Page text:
Investigation of the Flow Field and Inflow of Hovering Rotors Over Inclined Ground Planes Gauss Centre for Supercomputing e.V.

COMPUTATIONAL AND SCIENTIFIC ENGINEERING

Investigation of the Flow Field and Inflow of Hovering Rotors Over Inclined Ground Planes

Principal Investigator:
Stefan Platzer

Affiliation:
Institute of Helicopter Technology, Technical University of Munich

Local Project ID:
pn56lu

HPC Platform used:
SuperMUC-NG of LRZ

Date published:

Introduction

Rotorcraft regularly hover over moving surfaces (e.g., ship decks) or inclined ground planes (e.g., hillsides and mountains). However, previous research activities on hover in ground effect mostly focused on parallel ground planes. Here, performance benefits and the associated flow topology are relatively well known. By contrast, only a very limited amount of work has been done on non-parallel ground planes and the associated changes of the complex three-dimensional flow field.

Furthermore, pilots require a significant amount of training to mitigate the risk in helicopter operations on ships or at hillsides/mountains. Hence, advanced flight control systems are desirable to increase safety and to reduce pilot workload in these situations. Moreover, engineers need to be able to accurately simulate the dynamic response of rotorcraft in such flight conditions when designing control systems for unmanned/autonomous aerial systems. Therefore there is a need for accurate, computationally efficient mathematical models capable of simulating the rotor inflow in these flow environments, because of the associated changes of the flight dynamics. Dynamic inflow-type models could fill this role.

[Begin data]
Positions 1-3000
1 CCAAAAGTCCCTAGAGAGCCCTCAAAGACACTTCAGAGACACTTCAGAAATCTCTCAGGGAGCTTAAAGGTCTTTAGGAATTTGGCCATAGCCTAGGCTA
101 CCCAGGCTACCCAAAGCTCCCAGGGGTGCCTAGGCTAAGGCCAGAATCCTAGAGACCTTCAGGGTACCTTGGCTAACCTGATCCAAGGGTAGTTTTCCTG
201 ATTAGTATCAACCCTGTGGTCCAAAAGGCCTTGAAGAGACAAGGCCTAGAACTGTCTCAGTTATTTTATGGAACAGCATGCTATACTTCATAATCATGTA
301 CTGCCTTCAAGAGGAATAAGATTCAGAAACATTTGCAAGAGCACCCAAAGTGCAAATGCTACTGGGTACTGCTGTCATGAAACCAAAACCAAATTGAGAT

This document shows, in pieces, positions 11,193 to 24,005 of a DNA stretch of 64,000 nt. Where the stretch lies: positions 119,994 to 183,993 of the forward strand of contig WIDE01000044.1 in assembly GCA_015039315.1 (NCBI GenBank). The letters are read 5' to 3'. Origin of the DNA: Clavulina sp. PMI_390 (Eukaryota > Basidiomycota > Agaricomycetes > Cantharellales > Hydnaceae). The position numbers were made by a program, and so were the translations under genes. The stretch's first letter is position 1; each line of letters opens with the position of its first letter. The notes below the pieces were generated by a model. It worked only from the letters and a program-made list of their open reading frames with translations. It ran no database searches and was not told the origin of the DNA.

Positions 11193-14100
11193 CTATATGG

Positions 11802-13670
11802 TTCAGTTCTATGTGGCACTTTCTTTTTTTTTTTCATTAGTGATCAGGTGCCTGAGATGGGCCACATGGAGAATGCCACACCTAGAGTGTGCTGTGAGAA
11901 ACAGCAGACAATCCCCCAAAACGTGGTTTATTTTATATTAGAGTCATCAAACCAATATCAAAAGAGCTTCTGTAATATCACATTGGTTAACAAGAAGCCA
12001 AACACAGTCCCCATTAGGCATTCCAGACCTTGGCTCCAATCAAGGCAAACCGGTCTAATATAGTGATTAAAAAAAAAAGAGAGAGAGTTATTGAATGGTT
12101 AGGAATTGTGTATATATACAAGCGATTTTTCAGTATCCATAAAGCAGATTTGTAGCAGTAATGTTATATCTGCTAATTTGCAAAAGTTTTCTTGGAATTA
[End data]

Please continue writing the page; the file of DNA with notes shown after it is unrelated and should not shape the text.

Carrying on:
Models have been developed in the past to account for influences of ground effect and have successfully been validated for parallel ground effect. However, the lack of experimental and high-fidelity numerical data for inclined and dynamic ground effect conditions limited the ability for validation. Moreover, a prerequisite for developing new models is an understanding of the fluid dynamics of the problem, which does not fully exist to date.

The goal of the research project at the Institute of Helicopter Technology [1] was to investigate the fluid mechanics of a hovering rotor over non-parallel ground planes (e.g., hillsides). This can be regarded as a first step towards a broader understanding of the flow field of an arbitrarily moving ground plane (e.g., a moving ship deck). Results were correlated to experimental data to evaluate the accuracy of the numerical simulations [2,3].